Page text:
Demené and collaborators report on a new genome sequence using up-to-date long-read sequencing technologies and they provide an improved genome assembly. Comparison with previously published C. parasitica genomes did not reveal dramatic changes in the overall chromosomal landscapes, but large rearrangements could be spotted. Despite these rearrangements, the genome content and organization – i.e. genes and repeats – remain stable, with a limited number of genes gains and losses. As in any fungal plant pathogen genome, the repertoire of candidate effectors predicted among secreted proteins was more particularly scrutinized. Such effector genes have previously been reported in other pathogens in repeat-enriched plastic genomic regions with accelerated evolutionary rates under the pressure of the host immune system (Raffaele and Kamoun 2012). Demené and collaborators established a list of priority candidate effectors in the C. parasitica gene catalog likely involved in the interaction with the host plant which will require more attention in future functional studies. Six major inter-chromosomal translocations were detected and are likely associated with double break strands repairs. The authors speculate on the possible effects that these translocations may have on gene organization and expression regulation leading to dramatic phenotypic changes in relation to introduction and invasion in new continents and the impact regarding sexual reproduction in this fungus (Demené et al. 2022).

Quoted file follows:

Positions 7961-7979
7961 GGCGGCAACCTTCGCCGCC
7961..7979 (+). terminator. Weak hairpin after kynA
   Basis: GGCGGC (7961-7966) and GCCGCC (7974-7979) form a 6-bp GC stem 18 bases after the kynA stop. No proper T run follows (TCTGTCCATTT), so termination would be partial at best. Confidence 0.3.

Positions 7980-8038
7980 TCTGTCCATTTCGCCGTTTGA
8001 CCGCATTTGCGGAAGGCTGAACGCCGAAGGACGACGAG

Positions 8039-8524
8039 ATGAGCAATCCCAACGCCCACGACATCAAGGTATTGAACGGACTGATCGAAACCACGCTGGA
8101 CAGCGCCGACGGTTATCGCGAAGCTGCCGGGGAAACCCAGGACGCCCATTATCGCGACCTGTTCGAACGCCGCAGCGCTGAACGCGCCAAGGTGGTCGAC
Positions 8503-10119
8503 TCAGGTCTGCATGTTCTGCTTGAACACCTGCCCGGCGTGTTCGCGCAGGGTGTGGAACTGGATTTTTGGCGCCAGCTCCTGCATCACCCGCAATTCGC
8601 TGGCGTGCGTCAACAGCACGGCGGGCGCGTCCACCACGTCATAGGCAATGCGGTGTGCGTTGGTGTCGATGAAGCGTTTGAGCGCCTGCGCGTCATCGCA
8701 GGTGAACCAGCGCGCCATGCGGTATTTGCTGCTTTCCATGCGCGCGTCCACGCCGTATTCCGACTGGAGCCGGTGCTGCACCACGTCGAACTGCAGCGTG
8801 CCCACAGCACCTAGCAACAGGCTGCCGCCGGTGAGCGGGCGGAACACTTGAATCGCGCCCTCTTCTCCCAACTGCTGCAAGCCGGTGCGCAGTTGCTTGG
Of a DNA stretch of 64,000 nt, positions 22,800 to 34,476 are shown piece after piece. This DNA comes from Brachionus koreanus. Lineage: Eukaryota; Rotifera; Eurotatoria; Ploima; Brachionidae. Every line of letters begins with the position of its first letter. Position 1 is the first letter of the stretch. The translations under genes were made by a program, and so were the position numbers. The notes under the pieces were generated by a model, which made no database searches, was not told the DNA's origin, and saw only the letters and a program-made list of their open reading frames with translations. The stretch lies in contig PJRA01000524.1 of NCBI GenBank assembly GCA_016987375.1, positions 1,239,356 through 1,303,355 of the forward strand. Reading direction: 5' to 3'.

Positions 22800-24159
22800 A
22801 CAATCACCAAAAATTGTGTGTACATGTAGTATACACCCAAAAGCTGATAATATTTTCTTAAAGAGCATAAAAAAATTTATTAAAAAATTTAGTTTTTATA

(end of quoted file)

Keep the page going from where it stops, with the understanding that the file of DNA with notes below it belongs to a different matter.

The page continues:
I recommend this article not only because it is providing an improved assembly of a reference genome for C. parasitica, but also because it adds diversity in terms of genome references availability, with a third high-quality assembly. Such an effort in the tree pathology community for a pathogen under surveillance is of particular importance for future progress in post-genomic analysis, e.g. in further genomic population studies (Hartmann 2022).
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Demené A., Laurent B., Cros-Arteil S., Boury C. and Dutech C. 2022. Chromosomal rearrangements with stable repertoires of genes and transposable elements in an invasive forest-pathogenic fungus. bioRxiv, 2021.03.09.434572, ver.6 peer-reviewed and recommended by Peer Community in Genomics. https://doi.org/10.1101/2021.03.09.434572
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Sebastien Duplessis (2022) Comparative genomics in the chestnut blight fungus Cryphonectria parasitica reveals large chromosomal rearrangements and a stable genome organization. Peer Community in Genomics, 100013. https://doi.org/10.24072/pci.genomics.100013
The recommender in charge of the evaluation of the article and the reviewers declared that they have no conflict of interest (as defined in the code of conduct of PCI) with the authors or with the content of the article.
Evaluation round #2
DOI or URL of the preprint: https://doi.org/10.1101/2021.03.09.434572
Version of the preprint: 4
Author's Reply, 16 Feb 2022
Decision by Sebastien Duplessis, posted 24 Jan 2022